The Mini Moose and Mighty Moose lifts are the place to start-off “first timers”. The lift staff will assist the beginners onto the lifts and once at the top there are nice gentle slopes. Both of these lifts are conveniently located near the ski base facilities. The Deer and Elk Chairalso access wide-open daily groomed slopes; perfect for those ready to take the next step.
The runs off Elk Chair are great to warm up your ski legs before heading over to theBoomerang Chair which leads you to Cedar Bowl. The Great Bear Express Quad together with the Face Lift will lead you to another vast area called Lizard Bowl. The high speedTimber Bowl Express and White Pass Quad will take you to the new side of the mountain and introduce you to even more exciting terrain.
You will love this mountain! Powder, Glades, Steeps, Bumps… you want it, you’ll find it!
In short, you’ll have unlimited access to one of nature’s greatest terrain parks with 2500+ acres of snow-covered mountains.
Over 14km of groomed and track-set cross-country trails await you, starting from the resort base area. Get your map at Guest Services and make sure to take a breather at Halfway Hobbit’s Hut.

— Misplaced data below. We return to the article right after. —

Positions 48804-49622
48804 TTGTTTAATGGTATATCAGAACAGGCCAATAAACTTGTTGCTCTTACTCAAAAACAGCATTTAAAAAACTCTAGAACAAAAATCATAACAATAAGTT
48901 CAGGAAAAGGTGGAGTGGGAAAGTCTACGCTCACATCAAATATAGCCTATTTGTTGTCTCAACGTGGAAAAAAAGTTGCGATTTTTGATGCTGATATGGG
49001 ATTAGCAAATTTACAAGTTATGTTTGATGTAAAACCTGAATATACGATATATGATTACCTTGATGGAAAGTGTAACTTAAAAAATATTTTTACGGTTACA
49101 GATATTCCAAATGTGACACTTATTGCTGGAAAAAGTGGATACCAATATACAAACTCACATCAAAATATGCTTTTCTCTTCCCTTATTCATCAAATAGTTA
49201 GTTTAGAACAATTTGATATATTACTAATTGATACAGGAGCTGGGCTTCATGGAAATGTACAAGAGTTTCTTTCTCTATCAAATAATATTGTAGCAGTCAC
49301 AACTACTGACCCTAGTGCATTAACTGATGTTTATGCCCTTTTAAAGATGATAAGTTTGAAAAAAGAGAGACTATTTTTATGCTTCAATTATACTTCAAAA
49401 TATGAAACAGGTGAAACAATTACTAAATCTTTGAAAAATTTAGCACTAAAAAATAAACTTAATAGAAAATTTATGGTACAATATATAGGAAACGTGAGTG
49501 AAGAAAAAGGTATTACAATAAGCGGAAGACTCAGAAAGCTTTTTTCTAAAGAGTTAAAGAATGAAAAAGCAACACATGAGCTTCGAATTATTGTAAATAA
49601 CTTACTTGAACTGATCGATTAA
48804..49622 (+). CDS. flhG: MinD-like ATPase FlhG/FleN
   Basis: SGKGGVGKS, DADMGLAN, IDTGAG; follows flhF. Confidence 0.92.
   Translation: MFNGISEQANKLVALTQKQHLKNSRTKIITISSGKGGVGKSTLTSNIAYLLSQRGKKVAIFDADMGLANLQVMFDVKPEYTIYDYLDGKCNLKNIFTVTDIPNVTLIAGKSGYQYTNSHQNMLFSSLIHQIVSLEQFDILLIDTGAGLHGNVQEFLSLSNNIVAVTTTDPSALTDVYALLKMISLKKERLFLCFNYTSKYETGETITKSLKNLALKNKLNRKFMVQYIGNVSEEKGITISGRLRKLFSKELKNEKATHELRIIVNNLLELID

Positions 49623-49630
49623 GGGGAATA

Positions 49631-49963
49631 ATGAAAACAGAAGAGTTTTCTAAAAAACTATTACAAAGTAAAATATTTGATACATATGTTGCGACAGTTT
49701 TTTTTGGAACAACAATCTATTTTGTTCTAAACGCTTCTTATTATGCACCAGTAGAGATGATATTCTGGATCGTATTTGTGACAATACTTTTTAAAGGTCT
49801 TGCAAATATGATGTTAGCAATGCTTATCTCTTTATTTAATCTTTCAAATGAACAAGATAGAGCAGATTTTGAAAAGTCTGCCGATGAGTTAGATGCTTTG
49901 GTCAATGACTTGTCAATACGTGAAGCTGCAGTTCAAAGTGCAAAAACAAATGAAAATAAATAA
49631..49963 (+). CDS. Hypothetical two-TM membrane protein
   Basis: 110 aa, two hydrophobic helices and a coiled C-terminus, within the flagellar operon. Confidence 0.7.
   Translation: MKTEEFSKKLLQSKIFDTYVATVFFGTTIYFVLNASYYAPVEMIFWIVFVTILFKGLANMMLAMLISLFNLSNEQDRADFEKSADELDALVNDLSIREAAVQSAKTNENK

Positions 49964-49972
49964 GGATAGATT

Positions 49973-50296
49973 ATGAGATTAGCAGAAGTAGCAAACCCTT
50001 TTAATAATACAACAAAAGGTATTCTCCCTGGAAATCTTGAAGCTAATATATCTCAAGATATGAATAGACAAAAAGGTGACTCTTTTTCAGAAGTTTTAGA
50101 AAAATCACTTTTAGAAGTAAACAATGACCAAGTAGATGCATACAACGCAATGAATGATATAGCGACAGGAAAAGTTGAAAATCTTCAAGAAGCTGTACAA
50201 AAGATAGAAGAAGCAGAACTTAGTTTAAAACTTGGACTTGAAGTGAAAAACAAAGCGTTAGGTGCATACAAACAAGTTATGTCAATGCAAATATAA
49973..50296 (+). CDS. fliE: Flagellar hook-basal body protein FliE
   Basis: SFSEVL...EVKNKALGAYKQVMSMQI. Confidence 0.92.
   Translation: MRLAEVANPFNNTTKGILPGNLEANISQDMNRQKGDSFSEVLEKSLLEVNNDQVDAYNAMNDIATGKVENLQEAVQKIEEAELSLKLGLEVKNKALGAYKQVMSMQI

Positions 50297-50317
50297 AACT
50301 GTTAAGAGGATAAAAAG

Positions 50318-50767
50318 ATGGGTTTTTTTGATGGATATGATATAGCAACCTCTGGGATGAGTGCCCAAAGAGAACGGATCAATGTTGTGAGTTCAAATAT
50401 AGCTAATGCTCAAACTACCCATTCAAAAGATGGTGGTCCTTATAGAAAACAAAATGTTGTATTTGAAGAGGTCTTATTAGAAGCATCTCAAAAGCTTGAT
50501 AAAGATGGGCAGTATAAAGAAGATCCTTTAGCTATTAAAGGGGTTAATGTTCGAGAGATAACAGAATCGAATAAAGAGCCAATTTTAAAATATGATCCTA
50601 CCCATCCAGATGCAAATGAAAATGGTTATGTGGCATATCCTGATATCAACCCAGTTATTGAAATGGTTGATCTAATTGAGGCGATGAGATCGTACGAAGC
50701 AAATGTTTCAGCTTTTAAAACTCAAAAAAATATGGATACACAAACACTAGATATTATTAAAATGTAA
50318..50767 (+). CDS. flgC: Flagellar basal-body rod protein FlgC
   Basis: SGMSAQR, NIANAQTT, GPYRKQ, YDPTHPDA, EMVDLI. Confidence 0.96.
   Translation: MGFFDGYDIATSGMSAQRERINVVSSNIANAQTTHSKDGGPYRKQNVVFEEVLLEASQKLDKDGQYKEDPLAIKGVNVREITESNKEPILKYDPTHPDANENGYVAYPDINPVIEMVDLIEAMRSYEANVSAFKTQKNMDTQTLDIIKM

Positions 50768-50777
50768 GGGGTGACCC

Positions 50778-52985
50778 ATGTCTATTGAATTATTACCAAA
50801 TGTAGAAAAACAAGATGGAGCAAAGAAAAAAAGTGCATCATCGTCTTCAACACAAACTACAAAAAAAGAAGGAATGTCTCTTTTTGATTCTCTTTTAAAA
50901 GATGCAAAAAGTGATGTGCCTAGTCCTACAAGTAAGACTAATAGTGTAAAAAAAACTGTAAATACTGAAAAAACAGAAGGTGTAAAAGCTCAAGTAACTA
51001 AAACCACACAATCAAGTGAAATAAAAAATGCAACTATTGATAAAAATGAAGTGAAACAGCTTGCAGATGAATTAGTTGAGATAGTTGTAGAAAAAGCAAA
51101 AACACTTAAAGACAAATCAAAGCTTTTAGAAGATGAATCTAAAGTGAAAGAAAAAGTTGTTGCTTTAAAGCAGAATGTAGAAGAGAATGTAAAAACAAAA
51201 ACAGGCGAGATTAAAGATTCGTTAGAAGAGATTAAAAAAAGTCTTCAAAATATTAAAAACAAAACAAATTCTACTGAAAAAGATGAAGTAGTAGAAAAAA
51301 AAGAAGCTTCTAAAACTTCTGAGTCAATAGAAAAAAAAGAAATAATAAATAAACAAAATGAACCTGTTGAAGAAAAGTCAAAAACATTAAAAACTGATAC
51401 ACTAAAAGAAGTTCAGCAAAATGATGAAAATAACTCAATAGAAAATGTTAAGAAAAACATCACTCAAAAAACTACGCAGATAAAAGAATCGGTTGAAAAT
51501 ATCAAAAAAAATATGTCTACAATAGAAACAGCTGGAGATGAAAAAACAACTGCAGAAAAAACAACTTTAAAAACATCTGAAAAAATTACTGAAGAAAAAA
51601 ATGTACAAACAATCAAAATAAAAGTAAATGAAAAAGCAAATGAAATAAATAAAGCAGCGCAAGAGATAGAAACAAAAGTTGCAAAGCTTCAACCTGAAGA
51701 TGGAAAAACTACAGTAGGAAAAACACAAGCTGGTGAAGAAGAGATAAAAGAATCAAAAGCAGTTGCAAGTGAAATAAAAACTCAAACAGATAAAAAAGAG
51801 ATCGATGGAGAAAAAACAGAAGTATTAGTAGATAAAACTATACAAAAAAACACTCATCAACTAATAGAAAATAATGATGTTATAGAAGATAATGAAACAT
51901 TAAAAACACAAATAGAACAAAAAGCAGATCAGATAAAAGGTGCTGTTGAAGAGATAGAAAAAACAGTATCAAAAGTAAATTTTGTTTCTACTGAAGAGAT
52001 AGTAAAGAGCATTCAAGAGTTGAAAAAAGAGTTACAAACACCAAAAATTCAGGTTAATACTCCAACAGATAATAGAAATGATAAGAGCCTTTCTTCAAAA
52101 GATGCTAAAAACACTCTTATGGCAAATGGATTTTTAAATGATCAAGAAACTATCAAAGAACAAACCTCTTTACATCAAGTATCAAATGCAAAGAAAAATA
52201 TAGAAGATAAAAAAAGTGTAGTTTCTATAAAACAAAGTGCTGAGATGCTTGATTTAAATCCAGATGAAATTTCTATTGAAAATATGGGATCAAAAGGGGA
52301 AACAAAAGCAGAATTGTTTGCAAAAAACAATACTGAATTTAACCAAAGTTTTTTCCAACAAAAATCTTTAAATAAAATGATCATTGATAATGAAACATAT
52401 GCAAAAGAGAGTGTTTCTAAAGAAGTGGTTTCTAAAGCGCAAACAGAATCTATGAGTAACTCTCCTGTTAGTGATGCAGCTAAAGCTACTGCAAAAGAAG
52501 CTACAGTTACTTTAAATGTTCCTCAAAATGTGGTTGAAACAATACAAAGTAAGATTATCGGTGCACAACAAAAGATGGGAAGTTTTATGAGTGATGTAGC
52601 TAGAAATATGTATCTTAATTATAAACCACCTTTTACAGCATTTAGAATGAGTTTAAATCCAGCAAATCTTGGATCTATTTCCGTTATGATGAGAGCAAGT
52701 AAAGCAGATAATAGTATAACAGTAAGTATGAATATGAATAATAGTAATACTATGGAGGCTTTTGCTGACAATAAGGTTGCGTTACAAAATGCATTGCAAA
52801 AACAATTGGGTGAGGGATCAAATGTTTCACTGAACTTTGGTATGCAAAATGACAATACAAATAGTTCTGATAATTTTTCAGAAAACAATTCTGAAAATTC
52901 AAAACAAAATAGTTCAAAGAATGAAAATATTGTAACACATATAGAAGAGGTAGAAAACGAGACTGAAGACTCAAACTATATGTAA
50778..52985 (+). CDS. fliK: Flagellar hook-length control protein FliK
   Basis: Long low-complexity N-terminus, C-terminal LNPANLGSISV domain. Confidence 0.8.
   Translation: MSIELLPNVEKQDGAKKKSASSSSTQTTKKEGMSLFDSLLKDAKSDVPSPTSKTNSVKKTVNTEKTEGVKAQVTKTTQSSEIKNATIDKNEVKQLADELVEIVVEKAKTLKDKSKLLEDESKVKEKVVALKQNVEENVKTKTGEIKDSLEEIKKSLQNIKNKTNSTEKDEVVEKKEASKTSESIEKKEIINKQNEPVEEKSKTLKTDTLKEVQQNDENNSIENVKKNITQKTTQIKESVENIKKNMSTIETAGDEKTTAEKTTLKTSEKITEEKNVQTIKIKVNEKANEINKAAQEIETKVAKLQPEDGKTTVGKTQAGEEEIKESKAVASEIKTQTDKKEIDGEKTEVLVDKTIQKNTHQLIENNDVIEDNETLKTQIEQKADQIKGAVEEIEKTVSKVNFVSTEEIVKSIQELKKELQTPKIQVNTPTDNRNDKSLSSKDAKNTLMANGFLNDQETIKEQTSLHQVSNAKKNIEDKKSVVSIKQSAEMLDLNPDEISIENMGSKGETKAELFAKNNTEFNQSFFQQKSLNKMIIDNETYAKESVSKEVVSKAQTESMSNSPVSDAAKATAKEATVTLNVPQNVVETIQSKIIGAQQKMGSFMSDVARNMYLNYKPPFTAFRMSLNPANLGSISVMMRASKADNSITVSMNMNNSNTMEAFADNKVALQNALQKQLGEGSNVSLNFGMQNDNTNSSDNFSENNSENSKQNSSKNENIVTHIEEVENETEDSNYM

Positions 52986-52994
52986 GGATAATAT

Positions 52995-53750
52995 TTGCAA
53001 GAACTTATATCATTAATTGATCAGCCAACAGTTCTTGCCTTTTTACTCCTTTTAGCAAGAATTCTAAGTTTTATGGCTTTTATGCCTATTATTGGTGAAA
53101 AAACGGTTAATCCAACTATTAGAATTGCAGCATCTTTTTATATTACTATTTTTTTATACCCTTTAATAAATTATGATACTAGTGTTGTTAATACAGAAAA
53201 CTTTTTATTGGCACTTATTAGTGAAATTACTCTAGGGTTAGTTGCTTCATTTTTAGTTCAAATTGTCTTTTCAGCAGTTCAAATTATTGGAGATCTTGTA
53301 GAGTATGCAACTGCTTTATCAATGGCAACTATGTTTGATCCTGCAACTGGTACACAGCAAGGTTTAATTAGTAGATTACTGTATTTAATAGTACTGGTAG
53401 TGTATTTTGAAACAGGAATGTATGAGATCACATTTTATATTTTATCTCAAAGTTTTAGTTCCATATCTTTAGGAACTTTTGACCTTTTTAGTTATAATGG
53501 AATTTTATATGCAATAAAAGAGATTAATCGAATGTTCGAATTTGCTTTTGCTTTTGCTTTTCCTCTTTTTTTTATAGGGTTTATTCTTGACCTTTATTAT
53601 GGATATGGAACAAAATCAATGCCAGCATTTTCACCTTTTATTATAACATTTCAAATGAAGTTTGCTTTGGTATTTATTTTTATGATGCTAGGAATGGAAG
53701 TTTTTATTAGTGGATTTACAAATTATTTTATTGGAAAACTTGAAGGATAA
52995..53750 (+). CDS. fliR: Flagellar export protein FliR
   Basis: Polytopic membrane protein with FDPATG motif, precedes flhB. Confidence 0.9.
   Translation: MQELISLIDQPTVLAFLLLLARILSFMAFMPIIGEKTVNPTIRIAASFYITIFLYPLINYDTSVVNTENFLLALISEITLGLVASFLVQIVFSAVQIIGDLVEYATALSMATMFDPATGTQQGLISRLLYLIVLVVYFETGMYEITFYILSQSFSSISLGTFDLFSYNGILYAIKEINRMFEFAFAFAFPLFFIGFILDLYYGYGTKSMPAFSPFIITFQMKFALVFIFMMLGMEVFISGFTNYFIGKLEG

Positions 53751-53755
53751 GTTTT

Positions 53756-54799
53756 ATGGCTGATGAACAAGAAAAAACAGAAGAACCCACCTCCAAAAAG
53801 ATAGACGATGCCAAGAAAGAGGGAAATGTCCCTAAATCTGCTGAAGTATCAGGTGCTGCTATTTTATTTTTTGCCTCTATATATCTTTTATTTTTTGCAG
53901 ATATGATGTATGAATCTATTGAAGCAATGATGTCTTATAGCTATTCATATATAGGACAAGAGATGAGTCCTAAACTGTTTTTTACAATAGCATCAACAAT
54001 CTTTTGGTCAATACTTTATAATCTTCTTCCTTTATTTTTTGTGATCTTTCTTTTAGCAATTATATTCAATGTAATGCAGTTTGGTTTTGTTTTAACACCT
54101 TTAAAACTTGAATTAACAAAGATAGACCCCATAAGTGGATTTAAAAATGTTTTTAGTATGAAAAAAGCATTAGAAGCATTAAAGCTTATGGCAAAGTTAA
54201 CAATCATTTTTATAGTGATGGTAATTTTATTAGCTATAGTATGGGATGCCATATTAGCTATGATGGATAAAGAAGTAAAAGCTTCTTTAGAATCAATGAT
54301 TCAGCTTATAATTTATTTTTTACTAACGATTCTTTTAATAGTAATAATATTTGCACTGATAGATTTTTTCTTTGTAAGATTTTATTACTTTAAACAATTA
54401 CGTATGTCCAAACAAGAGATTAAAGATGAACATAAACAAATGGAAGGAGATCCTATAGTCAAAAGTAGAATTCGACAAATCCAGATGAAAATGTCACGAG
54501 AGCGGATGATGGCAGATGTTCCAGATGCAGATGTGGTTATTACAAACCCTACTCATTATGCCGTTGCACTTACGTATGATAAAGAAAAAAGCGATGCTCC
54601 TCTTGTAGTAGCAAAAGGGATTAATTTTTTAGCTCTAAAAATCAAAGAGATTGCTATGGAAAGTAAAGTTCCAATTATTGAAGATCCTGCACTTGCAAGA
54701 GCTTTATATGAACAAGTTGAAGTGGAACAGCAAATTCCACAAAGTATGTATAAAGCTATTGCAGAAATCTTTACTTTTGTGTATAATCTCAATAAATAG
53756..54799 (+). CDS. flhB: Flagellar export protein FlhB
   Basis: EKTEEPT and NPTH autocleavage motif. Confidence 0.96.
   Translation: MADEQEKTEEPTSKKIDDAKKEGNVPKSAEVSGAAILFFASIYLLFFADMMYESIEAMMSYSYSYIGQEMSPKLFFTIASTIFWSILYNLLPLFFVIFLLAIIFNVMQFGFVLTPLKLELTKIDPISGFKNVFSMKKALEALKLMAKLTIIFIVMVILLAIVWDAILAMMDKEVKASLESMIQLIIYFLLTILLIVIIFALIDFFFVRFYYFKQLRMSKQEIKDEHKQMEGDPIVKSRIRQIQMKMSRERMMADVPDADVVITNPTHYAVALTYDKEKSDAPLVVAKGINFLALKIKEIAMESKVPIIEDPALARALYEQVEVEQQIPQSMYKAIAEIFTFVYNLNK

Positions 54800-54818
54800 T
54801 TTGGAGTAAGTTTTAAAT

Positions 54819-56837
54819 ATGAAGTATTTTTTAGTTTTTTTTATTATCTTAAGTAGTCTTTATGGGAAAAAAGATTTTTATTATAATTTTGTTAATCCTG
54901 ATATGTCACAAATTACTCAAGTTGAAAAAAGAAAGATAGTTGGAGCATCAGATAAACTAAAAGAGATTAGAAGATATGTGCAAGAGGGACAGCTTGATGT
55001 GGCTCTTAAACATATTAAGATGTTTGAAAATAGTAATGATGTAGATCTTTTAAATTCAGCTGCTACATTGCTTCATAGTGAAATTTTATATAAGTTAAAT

Mountain Host Tour
Not to be missed is a complimentary guided mountain tour with Fernie’s local volunteer “Snow Hosts”. Tours depart daily from the base area at 9:30am and 1:30pm. Nothing beats a true insider’s perspective of this vast mountain.
Ski & Snowboard School
Fernie Alpine Resort’s certified staff offers professional instruction in alpine skiing, snowboarding, telemark and cross-country. Various packages are available from private to group lessons. Some packages include rental, lift passes, NASTAR races, video analysis and après ski receptions. For more information/bookings call the Lesson and Group Sales office on 250-423-4655 or fax 250-423-6644.
History of Fernie
Prospectors looking for gold discovered coal in the Crowsnest area of Southeastern British Columbia more than 100 years ago. In 1897, William Fernie reported a major discovery which led to the formation of the Crow’s Nest Pass Coal Company. The mining community which emerged in 1897 was named Fernie, in honor of the miner whose efforts helped to establish the new industry.
An extremely interesting legend concerning Fernie follows:
William Fernie, founder of the city, met a tribe of Indians during one of his prospecting trips. He noticed one of the Indian chieftain’s daughters was wearing a necklace of shining black stones. Knowing that these stones were coal, William Fernie asked as to their source. The Indian Chief agreed to show Fernie where these had been found upon condition that the prospector would marry the Indian maid. After learning the location of the coal deposits, William Fernie refused to marry the Princess. The Indian Chief was angered by this and he laid a curse upon the valley stating that it would meet with Fire, Flood and Famine.